Hot stuffBest new movies and shows on Netflix: July 2015 What you didn't know about NYC's role in the American Revolution
Laser pointed at plane above Queens injures pilot
Federal investigators are searching for the person they said shined a green laser light into the cockpit of a Delta Airlines flight on approach to LaGuardia Airport on Tuesday.
In a statement released Friday, the FBI said one of the two pilots in the cockpit of Delta Flight 1102 was injured, suffering so-called "flash blindness" that "severely" disrupted his vision.
"The pilot continued to experience pain in his right eye for some time," the FBI said.
The incident occurred at about 8 p.m. as the plane was on approach for landing.
The FBI said the laser beam appeared to originate from an area on Queens Boulevard in Elmhurst, Queens.
"Laser incidents are often viewed as harmless," FBI assistant director in charge George Venizelos said in the statement. "This couldn't be further from the truth."
The FBI said that other New York-area laser incidents have injured pilots and crews.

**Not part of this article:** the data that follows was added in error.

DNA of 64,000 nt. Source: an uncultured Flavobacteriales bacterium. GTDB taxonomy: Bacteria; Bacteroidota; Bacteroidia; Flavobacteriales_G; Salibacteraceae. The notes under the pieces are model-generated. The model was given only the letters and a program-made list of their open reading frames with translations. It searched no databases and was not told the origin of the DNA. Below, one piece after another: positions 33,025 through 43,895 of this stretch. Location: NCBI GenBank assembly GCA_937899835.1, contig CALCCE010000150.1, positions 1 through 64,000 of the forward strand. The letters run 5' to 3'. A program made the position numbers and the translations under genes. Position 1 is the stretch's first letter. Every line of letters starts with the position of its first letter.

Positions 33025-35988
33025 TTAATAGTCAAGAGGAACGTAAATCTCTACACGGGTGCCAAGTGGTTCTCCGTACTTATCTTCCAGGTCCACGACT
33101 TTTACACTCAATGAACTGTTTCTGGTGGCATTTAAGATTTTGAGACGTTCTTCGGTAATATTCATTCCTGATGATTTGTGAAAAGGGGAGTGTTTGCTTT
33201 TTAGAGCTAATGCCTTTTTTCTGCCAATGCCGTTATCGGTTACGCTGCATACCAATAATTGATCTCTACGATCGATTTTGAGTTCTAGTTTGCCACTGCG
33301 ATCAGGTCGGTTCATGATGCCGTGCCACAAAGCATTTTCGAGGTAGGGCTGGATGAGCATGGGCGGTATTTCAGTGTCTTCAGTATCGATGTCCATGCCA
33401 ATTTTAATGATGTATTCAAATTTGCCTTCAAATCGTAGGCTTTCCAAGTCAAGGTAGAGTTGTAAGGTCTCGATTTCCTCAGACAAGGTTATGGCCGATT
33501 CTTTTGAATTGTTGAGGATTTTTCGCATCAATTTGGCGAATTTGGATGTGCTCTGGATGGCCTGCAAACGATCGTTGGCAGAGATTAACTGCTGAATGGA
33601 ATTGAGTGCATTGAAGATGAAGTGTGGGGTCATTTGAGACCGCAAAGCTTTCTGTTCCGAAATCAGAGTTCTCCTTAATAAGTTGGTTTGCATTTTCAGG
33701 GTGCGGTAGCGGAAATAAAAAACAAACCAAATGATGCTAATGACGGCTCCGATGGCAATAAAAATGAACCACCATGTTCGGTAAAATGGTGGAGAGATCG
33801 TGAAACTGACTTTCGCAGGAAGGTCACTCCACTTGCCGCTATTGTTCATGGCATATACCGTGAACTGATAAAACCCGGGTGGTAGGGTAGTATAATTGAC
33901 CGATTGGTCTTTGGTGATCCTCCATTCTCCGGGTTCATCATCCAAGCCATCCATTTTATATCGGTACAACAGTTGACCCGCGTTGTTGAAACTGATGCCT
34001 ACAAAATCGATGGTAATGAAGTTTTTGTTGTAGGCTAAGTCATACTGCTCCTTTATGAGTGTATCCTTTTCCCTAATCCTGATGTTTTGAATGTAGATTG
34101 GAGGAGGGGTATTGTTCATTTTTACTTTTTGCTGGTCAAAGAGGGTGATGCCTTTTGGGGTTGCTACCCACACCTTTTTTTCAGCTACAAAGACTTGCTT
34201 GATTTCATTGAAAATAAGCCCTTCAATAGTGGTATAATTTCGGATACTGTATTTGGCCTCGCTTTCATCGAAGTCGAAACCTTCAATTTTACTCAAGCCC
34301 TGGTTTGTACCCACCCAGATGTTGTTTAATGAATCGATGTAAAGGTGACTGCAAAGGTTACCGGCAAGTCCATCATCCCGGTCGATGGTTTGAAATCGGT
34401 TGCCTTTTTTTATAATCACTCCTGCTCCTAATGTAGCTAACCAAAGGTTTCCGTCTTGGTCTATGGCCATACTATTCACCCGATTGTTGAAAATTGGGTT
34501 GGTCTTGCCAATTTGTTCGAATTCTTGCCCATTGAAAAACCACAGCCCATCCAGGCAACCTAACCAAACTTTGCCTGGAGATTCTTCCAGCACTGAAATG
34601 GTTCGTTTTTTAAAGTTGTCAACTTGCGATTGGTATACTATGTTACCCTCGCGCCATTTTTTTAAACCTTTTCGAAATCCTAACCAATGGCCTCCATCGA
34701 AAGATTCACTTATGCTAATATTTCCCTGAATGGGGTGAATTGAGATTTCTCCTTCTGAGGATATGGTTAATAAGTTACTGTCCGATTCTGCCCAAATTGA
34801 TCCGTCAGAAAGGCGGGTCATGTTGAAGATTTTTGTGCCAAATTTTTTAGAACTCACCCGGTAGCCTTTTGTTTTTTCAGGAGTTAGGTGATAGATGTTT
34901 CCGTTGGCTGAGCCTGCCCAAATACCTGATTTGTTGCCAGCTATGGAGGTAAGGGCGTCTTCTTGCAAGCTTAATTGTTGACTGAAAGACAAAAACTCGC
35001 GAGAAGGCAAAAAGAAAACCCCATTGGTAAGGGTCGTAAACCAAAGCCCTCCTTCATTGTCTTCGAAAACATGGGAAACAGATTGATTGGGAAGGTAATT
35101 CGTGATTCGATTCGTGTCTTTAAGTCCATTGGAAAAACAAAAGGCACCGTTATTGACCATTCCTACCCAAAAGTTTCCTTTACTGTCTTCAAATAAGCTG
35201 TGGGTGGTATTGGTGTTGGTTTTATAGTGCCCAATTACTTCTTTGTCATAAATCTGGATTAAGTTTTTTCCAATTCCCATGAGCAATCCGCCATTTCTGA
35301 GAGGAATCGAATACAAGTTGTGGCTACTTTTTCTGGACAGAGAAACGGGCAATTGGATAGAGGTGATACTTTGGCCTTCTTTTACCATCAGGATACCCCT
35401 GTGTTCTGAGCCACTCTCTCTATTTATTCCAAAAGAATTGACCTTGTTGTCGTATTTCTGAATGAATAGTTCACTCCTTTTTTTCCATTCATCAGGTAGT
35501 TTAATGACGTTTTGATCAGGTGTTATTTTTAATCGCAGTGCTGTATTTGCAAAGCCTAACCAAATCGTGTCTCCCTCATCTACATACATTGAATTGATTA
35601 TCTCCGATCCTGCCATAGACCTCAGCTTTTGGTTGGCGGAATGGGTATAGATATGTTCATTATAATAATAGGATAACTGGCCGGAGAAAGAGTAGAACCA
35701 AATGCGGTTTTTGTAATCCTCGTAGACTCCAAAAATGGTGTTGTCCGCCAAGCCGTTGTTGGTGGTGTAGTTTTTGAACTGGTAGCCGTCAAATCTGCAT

Two recent incidents include one on Jan. 25, involving a United Airlines flight on approach to LaGuardia, and a Dec. 26 incident involving a JetBlue flight on approach to Kennedy Airport.
The pilot in the United incident experienced flash blindness and eye irritation for days afterward, the FBI said.
That beam originated from Staten Island.
The Kennedy incident left the JetBlue pilot with blurry vision and the FBI said that pilot was temporarily blinded.
Now, investigators are attempting to locate the source of the Delta incident this week -- and are asking anyone with information to call the FBI at 212-384-1000. A $10,000 reward is available for any information that leads to the arrest of anyone involved in the incident. All calls will remain confidential, the FBI said.
The investigation is being led by the FBI Joint Terrorism Task Force, which is composed of more than 50 local, state and federal agencies.